Phil Proctor, a veteran of the stream-of-consciousness troupe, posted on its web site:
“Nick Danger has left the office.
“Our dear friend and Firesign Theatre partner for over 50 years succumbed to various forms of cancer early this morning at his home on Fox Island, Washington, with his wife Oona and their six beloved dogs at his side. It is a tremendous and unexpected loss, and we will miss him greatly; but in keeping with his wishes, there will be no public memorial.
“Rest in Peace, Regnad Kcin.”
Austin’s best-known character was the noir-inspired Nick Danger, Third Eye (or “Regnad Kcin” as seen from the inside of his office door).
The Firesign Theatre made a series of counterculture-friendly albums, including “Waiting for the Electrician or Someone Like Him,” “Don’t Crush That Dwarf, Hand Me the Pliers,” “Everything You Know Is Wrong” and “I Think We’re All Bozos on This Bus.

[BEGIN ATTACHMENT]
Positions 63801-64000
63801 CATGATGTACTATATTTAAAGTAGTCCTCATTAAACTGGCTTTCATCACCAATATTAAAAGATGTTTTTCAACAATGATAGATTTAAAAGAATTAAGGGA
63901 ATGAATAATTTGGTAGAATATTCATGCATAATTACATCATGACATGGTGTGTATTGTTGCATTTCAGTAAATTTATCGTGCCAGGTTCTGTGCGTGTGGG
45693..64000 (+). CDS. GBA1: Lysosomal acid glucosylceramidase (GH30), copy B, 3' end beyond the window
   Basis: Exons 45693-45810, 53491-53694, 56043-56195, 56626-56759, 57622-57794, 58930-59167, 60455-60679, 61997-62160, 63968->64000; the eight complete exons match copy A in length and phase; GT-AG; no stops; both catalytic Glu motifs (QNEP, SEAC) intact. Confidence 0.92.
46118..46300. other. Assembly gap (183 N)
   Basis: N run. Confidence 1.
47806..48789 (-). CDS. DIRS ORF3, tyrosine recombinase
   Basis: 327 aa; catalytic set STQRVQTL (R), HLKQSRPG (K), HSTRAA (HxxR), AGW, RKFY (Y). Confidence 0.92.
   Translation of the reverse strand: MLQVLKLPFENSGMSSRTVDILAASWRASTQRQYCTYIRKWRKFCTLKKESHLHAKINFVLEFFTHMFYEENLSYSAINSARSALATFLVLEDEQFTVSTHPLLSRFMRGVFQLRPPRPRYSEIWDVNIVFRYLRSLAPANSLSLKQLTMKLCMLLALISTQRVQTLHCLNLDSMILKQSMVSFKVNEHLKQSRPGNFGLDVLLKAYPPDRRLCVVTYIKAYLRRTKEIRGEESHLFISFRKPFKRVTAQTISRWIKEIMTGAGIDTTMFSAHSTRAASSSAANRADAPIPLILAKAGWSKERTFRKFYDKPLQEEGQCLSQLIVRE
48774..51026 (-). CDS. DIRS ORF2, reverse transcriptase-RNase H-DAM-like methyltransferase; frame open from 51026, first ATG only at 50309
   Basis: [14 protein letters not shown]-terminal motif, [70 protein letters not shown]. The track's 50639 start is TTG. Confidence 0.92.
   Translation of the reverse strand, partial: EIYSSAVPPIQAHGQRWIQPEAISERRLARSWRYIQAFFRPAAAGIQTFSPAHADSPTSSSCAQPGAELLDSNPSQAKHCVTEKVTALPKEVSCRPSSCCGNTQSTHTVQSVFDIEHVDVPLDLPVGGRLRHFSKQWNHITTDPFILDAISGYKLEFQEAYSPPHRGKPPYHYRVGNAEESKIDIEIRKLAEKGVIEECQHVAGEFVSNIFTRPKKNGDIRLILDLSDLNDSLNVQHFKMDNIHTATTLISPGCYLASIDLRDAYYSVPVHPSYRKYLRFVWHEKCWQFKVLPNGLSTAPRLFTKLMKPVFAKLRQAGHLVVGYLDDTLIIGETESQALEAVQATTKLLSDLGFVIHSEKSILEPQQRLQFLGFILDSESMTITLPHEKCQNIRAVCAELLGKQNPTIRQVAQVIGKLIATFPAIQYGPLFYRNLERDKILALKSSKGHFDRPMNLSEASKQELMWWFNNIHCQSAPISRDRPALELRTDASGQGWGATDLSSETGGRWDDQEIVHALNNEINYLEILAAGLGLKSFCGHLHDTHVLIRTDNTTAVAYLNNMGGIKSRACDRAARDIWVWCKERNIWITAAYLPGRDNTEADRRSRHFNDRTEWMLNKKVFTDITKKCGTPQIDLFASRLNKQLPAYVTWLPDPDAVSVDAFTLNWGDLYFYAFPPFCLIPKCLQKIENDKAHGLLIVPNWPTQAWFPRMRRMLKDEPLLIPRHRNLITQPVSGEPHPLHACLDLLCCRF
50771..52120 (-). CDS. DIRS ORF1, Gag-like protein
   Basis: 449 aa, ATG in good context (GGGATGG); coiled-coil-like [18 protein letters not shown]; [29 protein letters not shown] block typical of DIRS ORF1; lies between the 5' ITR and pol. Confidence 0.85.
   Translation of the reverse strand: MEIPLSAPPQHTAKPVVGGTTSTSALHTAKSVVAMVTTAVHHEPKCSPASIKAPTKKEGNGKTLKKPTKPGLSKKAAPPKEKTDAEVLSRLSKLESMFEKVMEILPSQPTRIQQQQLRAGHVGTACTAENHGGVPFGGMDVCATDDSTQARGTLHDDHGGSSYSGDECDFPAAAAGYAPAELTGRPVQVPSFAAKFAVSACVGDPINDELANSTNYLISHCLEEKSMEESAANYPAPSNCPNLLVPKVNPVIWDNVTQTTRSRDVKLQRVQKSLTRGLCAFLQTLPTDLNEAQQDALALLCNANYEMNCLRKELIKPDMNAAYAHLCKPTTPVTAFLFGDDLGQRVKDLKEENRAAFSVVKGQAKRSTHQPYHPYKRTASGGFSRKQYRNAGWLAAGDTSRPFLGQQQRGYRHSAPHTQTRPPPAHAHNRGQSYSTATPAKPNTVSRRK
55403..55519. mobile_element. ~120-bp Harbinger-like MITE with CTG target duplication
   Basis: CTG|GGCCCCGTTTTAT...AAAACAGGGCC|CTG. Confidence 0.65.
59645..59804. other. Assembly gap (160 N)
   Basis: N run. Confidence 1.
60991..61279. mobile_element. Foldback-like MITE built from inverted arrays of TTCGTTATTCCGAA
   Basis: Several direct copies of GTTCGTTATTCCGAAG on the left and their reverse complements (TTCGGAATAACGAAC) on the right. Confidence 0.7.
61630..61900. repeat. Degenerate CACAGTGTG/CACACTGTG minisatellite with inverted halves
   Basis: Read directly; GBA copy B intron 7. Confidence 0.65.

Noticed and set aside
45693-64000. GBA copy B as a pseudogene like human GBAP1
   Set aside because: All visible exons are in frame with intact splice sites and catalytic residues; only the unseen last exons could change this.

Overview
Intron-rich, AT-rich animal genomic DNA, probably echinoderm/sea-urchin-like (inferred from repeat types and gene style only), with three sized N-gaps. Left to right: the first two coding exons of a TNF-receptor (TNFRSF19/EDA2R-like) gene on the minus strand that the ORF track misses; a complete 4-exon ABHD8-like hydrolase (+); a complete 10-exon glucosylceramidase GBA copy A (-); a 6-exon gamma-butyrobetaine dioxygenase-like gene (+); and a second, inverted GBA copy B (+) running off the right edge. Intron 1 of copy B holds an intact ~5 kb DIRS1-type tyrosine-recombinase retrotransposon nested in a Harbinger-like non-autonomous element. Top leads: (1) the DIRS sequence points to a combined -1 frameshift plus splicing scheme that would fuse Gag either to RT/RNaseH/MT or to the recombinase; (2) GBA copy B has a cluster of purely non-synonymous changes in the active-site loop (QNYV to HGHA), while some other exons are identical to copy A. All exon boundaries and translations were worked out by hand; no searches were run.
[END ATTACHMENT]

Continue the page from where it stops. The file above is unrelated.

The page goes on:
The second album, “How Can You Be in Two Places at Once When You’re Not Anywhere at All,” devoted a side to the adventures of fedora freak Nick Danger.
Raised in Fresno, Calif., Austin first hooked up with Firesign colleagues David Ossman, Phil Proctor and Peter Bergman during his stint at KPFK in Los Angeles.
“Some 20-plus record albums, three films, three television specials, two books and innumerable radio programs” resulted, according to Austin’s bio on the Firesign web site.
Chaotic and dense, the Firesign Theatre’s Columbia recordings were a favorite of LSD adventurers given their “non-linear” comedy, filled with counterculture in-jokes, woozy sound effects and other assorted rush inducers.
Austin also was credited as the group’s lead guitarist.
Austin stayed busy in media over the subsequent decades, working as a voice actor, developing properties for Lorimar Productions, performing as Nick Danger for the radio program “The Daily Feed” and continuing to shepherd the Firesign brand.
Peter Bergman died March 9, 2012.
Austin, who was born in Denver, died June 19 of cancer.